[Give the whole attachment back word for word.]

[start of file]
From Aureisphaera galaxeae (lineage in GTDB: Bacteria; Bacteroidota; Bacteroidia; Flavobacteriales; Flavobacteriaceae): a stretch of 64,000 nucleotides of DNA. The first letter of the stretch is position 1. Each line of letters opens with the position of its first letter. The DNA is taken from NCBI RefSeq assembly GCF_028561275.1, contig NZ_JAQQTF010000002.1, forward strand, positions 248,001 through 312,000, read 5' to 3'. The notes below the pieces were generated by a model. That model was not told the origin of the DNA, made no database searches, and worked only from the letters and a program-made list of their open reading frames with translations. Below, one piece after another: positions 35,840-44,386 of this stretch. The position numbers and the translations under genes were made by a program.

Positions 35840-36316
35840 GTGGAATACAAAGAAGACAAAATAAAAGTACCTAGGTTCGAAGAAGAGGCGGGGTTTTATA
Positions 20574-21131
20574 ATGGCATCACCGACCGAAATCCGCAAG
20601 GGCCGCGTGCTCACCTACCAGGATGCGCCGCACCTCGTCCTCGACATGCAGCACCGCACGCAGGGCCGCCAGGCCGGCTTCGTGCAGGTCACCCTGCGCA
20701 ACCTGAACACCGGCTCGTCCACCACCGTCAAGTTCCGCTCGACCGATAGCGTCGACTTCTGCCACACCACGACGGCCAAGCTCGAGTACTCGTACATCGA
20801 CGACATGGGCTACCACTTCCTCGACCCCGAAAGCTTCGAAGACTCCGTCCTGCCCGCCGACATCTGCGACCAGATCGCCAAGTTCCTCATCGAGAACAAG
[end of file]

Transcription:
From Aureisphaera galaxeae (lineage in GTDB: Bacteria; Bacteroidota; Bacteroidia; Flavobacteriales; Flavobacteriaceae): a stretch of 64,000 nucleotides of DNA. The first letter of the stretch is position 1. Each line of letters opens with the position of its first letter. The DNA is taken from NCBI RefSeq assembly GCF_028561275.1, contig NZ_JAQQTF010000002.1, forward strand, positions 248,001 through 312,000, read 5' to 3'. The notes below the pieces were generated by a model. That model was not told the origin of the DNA, made no database searches, and worked only from the letters and a program-made list of their open reading frames with translations. Below, one piece after another: positions 35,840-44,386 of this stretch. The position numbers and the translations under genes were made by a program.

Positions 35840-36316
35840 GTGGAATACAAAGAAGACAAAATAAAAGTACCTAGGTTCGAAGAAGAGGCGGGGTTTTATA
Positions 20574-21131
20574 ATGGCATCACCGACCGAAATCCGCAAG
20601 GGCCGCGTGCTCACCTACCAGGATGCGCCGCACCTCGTCCTCGACATGCAGCACCGCACGCAGGGCCGCCAGGCCGGCTTCGTGCAGGTCACCCTGCGCA
20701 ACCTGAACACCGGCTCGTCCACCACCGTCAAGTTCCGCTCGACCGATAGCGTCGACTTCTGCCACACCACGACGGCCAAGCTCGAGTACTCGTACATCGA
20801 CGACATGGGCTACCACTTCCTCGACCCCGAAAGCTTCGAAGACTCCGTCCTGCCCGCCGACATCTGCGACCAGATCGCCAAGTTCCTCATCGAGAACAAG